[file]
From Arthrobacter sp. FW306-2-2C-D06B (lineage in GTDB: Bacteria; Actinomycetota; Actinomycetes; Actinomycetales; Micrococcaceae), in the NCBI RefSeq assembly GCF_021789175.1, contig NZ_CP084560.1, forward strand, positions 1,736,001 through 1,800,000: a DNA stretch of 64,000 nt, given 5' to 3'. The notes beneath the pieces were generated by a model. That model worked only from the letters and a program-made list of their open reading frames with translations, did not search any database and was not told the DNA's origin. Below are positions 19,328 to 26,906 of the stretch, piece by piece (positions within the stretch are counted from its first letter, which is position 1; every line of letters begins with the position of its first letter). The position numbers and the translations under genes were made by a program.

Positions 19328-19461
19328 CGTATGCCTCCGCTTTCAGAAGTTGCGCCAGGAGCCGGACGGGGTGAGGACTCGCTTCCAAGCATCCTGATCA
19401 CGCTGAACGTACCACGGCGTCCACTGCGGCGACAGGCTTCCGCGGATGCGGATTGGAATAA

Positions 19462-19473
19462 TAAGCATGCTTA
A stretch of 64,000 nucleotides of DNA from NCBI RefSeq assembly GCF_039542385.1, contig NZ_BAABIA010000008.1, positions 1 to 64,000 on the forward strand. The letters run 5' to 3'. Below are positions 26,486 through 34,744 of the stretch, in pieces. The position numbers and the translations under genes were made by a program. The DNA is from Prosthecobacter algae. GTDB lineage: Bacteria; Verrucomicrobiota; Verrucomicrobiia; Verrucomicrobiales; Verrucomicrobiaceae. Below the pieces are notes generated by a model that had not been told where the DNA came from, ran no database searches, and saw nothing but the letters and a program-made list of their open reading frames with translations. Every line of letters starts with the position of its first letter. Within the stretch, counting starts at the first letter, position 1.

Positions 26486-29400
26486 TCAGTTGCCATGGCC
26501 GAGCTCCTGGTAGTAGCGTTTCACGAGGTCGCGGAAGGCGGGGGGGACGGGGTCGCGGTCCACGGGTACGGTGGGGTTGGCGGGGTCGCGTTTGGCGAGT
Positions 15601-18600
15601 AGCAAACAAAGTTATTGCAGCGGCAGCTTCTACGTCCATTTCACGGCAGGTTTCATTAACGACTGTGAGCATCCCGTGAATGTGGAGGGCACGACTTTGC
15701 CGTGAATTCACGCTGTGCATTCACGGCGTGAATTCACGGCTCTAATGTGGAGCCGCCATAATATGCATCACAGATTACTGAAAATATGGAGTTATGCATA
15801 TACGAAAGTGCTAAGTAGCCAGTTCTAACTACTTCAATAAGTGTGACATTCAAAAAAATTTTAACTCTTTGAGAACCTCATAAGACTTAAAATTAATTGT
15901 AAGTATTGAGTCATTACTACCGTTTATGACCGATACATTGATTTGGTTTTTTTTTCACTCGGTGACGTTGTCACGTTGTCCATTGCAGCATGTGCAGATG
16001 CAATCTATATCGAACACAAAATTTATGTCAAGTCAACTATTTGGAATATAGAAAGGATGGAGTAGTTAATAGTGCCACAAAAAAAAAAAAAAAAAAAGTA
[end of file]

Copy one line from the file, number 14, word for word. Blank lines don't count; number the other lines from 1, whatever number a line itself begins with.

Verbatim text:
15801 TACGAAAGTGCTAAGTAGCCAGTTCTAACTACTTCAATAAGTGTGACATTCAAAAAAATTTTAACTCTTTGAGAACCTCATAAGACTTAAAATTAATTGT